Tuesday, February 22, 2011

Closing the Achievement Gap Without Widening a Racial One

I've read many articles about his research, but haven't read a profile of Ronald Ferguson before this one – for a simple reason: there's hasn't been one!  There should have been – this is REALLY important work:

Unlike Dr. Ogbu, an anthropology professor, and Dr. Murray, a political scientist, Dr. Ferguson has his doctorate in economics from M.I.T.; he has been trained to quantify everything. From his surveys of students in dozens of wealthy, racially mixed suburbs — including Evanston, Ill.; Maplewood, N.J.; and Shaker Heights, Ohio — he has calculated that the average grade of black students was C-plus, while white students averaged a B-plus. The gap.

At the high school here, T. C. Williams — the setting of the movie "Remember the Titans" — he found that 55 percent of white girls reported having an A or A-minus average, compared with less than 20 percent of black girls and boys.

His research indicates that half the gap can be predicted by economics: even in a typical wealthy suburb, blacks are not as well-to-do; 79 percent are in the bottom 50 percent financially, while 73 percent of whites are in the top 50 percent.

The other half of the gap, he has calculated, is that black parents on average are not as academically oriented in raising their children as whites. In a wealthy suburb he surveyed, 40 percent of blacks owned 100 or more books, compared with 80 percent of whites. In first grade, the percentage of black and white parents reading to their children daily was about the same; by fifth grade, 60 percent to 70 percent of whites still read daily to their children, compared with 30 percent to 40 percent of blacks.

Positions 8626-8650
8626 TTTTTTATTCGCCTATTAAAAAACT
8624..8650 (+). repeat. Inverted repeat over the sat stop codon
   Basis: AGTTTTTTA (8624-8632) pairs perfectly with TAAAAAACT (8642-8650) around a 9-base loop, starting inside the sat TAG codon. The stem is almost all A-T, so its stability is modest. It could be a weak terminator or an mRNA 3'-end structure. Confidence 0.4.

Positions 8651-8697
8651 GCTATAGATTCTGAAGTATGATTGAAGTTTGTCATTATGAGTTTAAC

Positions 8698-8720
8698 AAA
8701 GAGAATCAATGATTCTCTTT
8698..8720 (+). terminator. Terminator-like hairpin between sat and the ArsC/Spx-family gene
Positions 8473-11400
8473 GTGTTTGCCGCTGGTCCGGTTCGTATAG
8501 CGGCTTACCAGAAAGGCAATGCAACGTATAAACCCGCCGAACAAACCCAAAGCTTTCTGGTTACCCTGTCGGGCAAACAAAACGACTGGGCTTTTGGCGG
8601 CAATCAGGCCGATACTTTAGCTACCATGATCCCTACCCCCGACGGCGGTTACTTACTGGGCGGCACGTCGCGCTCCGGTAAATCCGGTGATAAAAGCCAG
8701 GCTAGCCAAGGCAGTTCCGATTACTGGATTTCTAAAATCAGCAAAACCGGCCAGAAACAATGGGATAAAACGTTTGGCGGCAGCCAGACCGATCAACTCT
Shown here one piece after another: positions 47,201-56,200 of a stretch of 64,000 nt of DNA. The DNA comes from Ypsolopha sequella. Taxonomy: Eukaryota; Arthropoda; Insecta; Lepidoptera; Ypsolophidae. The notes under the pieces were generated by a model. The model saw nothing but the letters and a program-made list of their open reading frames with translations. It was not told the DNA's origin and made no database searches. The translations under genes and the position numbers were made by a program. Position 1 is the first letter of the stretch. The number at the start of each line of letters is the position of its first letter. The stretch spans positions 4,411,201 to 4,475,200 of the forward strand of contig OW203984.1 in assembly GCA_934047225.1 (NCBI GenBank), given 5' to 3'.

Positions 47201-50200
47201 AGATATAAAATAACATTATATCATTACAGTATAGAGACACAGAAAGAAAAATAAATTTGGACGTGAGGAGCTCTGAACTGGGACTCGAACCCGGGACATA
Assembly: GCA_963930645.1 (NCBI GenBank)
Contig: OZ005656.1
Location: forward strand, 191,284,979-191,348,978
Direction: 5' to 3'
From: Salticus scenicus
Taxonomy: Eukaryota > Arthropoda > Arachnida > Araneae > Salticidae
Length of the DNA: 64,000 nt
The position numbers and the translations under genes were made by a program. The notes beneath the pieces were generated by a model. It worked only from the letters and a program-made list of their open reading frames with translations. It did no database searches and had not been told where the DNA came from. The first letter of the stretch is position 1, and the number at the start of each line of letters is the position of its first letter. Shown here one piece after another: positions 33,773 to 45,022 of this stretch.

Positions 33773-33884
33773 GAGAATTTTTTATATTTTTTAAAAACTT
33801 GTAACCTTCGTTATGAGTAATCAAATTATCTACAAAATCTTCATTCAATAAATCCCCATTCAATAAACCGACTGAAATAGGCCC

He also works with teachers to identify biases, for instance: black children are less likely to complete homework because they are lazy. His research indicates that blacks and whites spend the same amount of time on homework, but blacks are less likely to finish. "It's not laziness," he says. "It's a difference in skills."

How these messages get delivered is crucial. "I don't want to be another one of those people lecturing black parents," he says. "I tell them we in the black community — we — need to build stronger intellectual lives at home."


On Education

Closing the Achievement Gap Without Widening a Racial One

Published: February 13, 2011


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